In the world of visual effects, Lola specializes in “visual cosmetics,” which can range from secret touch-ups to complete physical transformations. As Claus puts it, the company can make anyone “older, younger, thinner [or] fatter.” Lola first got into de-aging in their work for X-Men: The Last Stand, but their breakout moment came on The Curious Case of Benjamin Button, where they handled the aging and de-aging of Brad Pitt and Cate Blanchett’s characters. Since then, they’ve had a long relationship with Marvel — Lola created skinny Chris Evans for the first Captain America film — and they were brought on fairly early in the production process to handle the de-aging work in Ant-Man’s prologue.

The heads-up helped. “They asked for advice for what they could do when they were shooting that could aid us, which is very much appreciated,” said Claus. “We put our two cents in, and they did everything we needed right from the start.” Mostly that meant no anti-aging makeup on the 70-year-old Douglas (it messes with the way light works on the face) and a sprightly stand-in to give a reference point for the way young skin looked on the S.H.I.E.L.D. set.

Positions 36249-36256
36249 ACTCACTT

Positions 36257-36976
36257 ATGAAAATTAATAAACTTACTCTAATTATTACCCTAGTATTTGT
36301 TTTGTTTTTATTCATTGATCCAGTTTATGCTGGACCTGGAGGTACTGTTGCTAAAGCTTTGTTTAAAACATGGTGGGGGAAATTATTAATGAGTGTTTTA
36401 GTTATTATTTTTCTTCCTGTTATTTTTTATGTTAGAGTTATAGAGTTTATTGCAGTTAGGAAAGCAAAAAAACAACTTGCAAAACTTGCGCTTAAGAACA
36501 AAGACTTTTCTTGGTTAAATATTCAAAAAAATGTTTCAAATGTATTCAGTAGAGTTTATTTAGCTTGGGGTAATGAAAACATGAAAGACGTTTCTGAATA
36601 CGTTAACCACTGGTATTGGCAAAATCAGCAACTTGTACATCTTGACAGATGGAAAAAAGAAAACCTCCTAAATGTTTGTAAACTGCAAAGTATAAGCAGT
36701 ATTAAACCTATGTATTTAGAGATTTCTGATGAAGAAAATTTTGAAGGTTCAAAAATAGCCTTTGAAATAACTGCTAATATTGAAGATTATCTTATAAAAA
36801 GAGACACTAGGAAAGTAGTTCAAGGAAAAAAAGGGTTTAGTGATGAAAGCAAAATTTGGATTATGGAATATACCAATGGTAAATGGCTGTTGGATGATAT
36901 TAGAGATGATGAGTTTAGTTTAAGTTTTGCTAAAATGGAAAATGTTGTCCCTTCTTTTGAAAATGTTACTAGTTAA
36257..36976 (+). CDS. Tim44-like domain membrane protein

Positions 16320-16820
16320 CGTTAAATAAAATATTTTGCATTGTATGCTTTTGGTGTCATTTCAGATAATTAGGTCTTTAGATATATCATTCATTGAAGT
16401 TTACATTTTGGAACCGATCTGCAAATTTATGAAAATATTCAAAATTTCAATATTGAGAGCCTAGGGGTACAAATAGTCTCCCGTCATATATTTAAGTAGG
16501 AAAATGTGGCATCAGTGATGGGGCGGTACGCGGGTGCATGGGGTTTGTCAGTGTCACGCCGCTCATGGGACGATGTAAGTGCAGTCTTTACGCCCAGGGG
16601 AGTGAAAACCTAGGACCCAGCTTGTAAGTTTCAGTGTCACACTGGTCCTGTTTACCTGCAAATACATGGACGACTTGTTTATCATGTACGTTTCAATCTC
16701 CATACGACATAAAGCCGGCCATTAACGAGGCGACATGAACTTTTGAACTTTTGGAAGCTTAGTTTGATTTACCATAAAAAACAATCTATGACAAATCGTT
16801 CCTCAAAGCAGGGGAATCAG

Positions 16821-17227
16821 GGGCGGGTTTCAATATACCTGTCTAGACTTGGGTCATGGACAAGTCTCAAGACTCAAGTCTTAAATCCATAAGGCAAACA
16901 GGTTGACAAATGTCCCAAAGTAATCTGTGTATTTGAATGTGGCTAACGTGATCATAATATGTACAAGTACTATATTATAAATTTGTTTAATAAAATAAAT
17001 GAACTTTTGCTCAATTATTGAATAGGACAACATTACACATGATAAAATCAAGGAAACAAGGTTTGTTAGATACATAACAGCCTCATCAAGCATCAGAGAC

From there, Lola got to work. Unlike on previous transformations, they had a plenty of reference material — multiple feature films’ worth — of exactly what a 45-year-old Michael Douglas would look like. To hear Claus tell it, this was both a blessing and a curse. “It helped us a lot to have that reference,” he said, “but it made us work harder, because the audience already knew what he looked like at that age. There wasn’t a whole lot of leeway.”